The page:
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Going to School on Crisis Management

[By Howard Fencl, Hennes Communications]

David Wolowitz is a brilliant attorney who advises independent schools all over the world on every prickly nuance of crisis management and risk avoidance. He recently penned “A Crisis is Coming. Is Your Board on Board?” that offered seven steps independent schools should take to plan for, and deal with, crisis or controversial issues.

But David’s advice is a valuable lesson for anyone for any organization coping with a crisis. We’ve been lucky enough to work with him on a couple of occasions: His main takeaways sync with our mantra for clients:

  1. Create a crisis communications plan (or update your old one)

You probably have an operations plan in the can so your business can continue its work in a crisis. But you need a communications plan as well so that your board and leadership team know and understand their roles, who says what to whom – and when they should say it – when it hits the fan.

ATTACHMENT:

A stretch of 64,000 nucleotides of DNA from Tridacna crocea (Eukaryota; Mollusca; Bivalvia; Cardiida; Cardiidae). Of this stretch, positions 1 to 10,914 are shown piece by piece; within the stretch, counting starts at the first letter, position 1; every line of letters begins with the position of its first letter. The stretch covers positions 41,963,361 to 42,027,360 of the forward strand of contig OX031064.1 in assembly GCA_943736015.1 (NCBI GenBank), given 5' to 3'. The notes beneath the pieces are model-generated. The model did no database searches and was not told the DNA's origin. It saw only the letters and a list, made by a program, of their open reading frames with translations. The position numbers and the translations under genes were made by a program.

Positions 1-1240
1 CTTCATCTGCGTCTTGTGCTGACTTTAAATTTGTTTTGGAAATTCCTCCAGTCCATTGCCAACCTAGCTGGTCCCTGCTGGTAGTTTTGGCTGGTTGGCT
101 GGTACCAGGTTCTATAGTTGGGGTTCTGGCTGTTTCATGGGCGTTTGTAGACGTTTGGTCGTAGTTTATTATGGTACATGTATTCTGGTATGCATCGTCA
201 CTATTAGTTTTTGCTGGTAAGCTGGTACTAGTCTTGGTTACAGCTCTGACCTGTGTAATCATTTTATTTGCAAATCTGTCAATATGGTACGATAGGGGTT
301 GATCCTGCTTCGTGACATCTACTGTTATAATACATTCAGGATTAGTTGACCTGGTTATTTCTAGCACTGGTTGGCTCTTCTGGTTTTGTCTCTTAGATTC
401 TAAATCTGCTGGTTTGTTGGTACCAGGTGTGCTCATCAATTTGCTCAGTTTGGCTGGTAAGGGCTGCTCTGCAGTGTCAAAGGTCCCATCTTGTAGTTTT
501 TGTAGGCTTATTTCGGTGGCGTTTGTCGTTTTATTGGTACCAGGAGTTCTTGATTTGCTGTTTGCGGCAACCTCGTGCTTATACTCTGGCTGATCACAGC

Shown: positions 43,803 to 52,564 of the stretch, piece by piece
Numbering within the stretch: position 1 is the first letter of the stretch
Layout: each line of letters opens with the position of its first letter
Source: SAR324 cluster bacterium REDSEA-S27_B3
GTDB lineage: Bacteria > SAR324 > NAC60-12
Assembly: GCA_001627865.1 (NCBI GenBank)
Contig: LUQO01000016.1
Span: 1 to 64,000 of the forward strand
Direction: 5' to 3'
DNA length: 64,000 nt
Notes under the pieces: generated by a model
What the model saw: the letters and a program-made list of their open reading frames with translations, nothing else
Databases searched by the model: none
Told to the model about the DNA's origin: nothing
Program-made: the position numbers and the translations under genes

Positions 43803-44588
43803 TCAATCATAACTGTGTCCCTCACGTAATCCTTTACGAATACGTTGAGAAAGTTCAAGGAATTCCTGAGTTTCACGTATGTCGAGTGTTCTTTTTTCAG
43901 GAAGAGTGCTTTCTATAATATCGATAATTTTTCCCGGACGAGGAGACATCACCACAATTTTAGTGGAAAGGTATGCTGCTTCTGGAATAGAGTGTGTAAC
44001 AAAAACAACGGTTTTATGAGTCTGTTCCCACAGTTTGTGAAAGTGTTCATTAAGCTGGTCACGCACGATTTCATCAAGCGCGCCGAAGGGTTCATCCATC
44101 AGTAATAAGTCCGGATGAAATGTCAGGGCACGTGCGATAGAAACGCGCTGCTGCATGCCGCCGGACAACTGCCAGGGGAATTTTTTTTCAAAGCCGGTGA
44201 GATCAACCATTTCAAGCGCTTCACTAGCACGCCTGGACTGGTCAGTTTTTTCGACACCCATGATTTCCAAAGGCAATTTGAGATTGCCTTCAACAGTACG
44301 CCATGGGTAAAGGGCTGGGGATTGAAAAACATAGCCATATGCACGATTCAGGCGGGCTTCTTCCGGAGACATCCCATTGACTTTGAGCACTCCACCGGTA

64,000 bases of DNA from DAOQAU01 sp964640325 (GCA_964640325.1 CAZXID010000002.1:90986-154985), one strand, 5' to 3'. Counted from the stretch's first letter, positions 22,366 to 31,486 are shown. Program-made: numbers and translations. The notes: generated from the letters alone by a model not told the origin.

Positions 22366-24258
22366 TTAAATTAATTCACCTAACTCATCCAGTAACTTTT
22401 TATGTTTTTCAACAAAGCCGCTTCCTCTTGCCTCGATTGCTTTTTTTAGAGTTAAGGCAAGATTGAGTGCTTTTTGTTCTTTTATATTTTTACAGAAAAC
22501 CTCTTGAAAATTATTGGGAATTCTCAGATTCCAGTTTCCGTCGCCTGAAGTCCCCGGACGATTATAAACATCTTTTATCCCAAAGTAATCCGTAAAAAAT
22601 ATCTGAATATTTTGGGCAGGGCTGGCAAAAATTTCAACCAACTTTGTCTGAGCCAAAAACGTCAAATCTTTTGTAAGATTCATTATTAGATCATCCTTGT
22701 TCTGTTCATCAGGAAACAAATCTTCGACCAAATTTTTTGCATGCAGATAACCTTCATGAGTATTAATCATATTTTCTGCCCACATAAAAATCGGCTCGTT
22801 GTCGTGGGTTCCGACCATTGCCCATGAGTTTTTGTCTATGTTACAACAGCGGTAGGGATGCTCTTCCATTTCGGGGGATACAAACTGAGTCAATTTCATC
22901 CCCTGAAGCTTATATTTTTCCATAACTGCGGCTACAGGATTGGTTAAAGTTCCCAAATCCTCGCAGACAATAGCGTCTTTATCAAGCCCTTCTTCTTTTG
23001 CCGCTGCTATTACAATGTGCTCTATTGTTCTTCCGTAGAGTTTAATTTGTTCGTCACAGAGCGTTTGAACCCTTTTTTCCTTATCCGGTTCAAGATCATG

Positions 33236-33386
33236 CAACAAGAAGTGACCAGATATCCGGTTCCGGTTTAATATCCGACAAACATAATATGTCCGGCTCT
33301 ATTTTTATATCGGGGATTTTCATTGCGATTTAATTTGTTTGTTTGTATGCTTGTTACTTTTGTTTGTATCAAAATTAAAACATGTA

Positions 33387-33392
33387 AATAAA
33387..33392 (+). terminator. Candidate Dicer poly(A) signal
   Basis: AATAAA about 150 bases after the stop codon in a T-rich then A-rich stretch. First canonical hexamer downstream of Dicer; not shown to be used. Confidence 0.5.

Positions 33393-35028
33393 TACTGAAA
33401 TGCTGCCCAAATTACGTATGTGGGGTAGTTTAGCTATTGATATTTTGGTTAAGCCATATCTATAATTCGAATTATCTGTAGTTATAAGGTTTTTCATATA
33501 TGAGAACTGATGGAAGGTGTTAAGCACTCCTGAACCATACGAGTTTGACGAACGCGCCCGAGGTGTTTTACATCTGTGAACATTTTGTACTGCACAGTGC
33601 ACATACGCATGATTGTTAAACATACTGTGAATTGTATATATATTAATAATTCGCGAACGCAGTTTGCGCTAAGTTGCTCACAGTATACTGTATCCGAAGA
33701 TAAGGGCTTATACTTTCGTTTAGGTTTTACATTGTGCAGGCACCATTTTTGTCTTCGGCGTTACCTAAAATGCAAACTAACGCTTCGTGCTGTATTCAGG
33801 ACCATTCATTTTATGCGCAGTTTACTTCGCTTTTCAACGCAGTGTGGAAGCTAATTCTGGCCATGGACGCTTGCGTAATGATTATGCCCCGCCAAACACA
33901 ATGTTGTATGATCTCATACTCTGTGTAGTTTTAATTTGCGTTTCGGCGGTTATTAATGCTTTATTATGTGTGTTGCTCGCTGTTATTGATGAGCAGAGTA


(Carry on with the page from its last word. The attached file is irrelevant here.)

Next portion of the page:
1. Test the plan and evaluate your performance

Run your crisis response team through a tabletop exercise simulating an ugly scenario that keeps your leadership team awake at night. Revise and improve your crisis communications plan based on the group’s performance under (simulated) fire.

To this, we’d add that media training is an important strategic tool in prepping for the real deal: You need spokespeople communicating consistent messages to all of your internal stakeholders and on conventional and social media platforms.

If the possibility of workplace crises such as criminal and sexual misconduct, financial malfeasance, data breach or environmental health and safety violations, give you the night terrors, read David’s piece – then why don’t we talk?

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